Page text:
Watch this space!



© Dave WhenhamThe GoPro Session (see previous post) also has a built in time-lapse function which I tried out this afternoon and found it a very easy process.

Setting the camera up for time-lapse is easiest done through the iPhone app and the GoPro Studio desktop software does a reasonable job of kludging everything together.

When I get a chance I am going to put the footage through Lightroom to see of the quality can be improved further but in the meantime here is the quick and dirty version straight out of GoPro Studio.

Footage captured with GoPro Session mounted on an Andoer 360 Degree Rotating mount (see pic above).

Rough Edit

I was going to title this POV-POC but thought that was too cryptic even for me.

So what have I been to to? Well, playing of course.

© Dave Whenham
Calder & Hebble

I recently acquired a GoPro Session video camera with the vague idea of complementing my blog posts periodically with some behind the scenes video or time-lapse footage as I go about capturing images on my camera.

I’ve been wondering how best to present the footage and one idea was to mount the GoPro on my camera’s hotshoe and film as I line up and take an image. So, what you have here is a proof of concept video for a point of view style photo slideshow.

I think I can develop this over time to include footage of the wider scene captured on a tripod and who knows even get around to trying the video capabilities of one of my digital cameras. Would you believe that I have not shot any video with either my Nikons or Fuji cameras? I dabbled with the Canon 5D Mark III before my move to Nikon making updates for my course work as a visual diary but nothing since then.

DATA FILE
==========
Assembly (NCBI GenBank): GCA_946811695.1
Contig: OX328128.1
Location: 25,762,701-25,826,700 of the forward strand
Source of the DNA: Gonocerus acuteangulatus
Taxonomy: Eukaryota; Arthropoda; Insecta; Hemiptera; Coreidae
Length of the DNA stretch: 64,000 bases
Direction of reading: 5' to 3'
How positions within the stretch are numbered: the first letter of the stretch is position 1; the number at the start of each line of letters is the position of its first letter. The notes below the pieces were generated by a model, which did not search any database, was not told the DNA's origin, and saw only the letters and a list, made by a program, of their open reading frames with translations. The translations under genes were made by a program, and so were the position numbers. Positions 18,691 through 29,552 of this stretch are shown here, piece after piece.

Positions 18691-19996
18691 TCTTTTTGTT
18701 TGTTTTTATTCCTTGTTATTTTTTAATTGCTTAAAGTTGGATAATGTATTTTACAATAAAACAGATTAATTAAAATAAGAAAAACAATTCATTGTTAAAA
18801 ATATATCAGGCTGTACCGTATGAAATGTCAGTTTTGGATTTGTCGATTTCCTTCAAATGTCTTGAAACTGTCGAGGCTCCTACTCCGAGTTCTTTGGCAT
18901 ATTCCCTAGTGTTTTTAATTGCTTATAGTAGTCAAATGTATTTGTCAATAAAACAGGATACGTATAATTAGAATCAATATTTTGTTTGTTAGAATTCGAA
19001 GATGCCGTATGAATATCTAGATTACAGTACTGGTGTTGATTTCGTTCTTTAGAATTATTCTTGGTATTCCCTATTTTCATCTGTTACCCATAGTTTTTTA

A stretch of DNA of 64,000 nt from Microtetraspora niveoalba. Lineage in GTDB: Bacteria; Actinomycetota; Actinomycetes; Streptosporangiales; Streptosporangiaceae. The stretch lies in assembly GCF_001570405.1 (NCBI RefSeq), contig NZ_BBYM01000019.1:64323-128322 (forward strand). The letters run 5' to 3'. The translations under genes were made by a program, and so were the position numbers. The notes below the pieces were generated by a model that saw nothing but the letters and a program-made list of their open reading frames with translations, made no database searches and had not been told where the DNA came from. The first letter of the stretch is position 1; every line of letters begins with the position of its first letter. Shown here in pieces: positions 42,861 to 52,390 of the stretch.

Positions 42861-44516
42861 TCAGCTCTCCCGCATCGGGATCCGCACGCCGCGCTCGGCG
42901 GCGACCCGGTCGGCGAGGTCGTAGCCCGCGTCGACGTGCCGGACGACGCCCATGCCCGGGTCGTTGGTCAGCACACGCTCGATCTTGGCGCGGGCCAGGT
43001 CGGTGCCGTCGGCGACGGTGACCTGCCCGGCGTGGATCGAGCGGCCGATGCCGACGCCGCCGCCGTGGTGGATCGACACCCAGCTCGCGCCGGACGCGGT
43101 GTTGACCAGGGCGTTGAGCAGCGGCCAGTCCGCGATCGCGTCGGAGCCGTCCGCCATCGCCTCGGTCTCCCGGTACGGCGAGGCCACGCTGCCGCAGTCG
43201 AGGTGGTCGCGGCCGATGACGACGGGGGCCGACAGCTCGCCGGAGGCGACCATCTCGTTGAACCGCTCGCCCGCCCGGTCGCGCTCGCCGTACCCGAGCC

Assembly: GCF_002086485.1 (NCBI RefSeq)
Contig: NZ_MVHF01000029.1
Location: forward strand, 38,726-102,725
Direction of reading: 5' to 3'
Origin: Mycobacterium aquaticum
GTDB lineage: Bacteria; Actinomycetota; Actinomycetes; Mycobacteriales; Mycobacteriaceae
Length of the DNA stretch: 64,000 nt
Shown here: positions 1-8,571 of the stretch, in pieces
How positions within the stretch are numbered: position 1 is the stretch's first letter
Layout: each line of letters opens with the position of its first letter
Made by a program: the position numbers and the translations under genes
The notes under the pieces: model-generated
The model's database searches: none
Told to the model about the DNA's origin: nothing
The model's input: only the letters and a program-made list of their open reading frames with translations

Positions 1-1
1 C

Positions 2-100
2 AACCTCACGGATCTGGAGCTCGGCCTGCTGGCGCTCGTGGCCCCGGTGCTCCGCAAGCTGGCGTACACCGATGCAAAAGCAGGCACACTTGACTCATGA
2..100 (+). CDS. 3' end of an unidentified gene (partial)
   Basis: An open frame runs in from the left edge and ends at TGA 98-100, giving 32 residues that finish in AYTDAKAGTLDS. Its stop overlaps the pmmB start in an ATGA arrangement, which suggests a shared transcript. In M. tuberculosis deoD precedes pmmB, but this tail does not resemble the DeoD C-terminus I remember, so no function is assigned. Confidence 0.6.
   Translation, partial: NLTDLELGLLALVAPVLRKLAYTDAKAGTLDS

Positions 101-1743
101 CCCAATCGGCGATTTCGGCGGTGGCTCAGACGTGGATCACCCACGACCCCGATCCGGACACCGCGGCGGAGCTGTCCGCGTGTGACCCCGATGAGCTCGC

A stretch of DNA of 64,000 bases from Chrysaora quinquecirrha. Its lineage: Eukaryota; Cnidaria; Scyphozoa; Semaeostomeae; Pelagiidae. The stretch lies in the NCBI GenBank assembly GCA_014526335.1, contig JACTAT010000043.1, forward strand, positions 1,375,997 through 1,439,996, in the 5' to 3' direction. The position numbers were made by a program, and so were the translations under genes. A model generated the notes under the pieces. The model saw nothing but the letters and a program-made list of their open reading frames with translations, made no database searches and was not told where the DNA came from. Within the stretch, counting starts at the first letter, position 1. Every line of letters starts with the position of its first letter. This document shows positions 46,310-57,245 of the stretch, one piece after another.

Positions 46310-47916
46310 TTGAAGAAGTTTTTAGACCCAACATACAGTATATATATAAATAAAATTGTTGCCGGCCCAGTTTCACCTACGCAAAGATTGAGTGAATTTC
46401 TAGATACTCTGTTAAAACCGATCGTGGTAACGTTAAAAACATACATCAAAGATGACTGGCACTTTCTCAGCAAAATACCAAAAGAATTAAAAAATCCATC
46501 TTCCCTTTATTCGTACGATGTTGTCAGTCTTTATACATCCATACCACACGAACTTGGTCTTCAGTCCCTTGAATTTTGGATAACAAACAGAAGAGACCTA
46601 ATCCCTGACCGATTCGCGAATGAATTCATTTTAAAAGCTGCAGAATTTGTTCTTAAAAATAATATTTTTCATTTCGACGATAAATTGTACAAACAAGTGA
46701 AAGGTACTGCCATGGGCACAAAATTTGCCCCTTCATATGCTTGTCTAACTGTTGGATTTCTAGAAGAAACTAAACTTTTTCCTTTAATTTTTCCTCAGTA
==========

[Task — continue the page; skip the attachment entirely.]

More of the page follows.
It was raining for quite a bit of the time yesterday when I went out so photography and videography is largely completed one handed as I had an umbrella in the other hand!  If you listen carefully you can hear me groan when I have to kneel for the final image.

I can already think of lots of things to improve upon this idea but considering this was the first time I’d used the GoPro and therefore the first time I’d used their editing software I am pleased with the start. If nothing else it gives me a good basis to move the idea forward.

Now, to find a narrator for the next masterpiece!!


Update: Monday evening I added a short narration to the original video.



Video footage shot with a GoPro session mounted in the camera hotshoe. Camera was a Fuji X-T10 with 18-55 lens. All images, moving and still © Dave Whenham.

Music: “Easy Lemon (60 second)” Kevin MacLeod (
Licensed under Creative Commons: By Attribution 3.0 License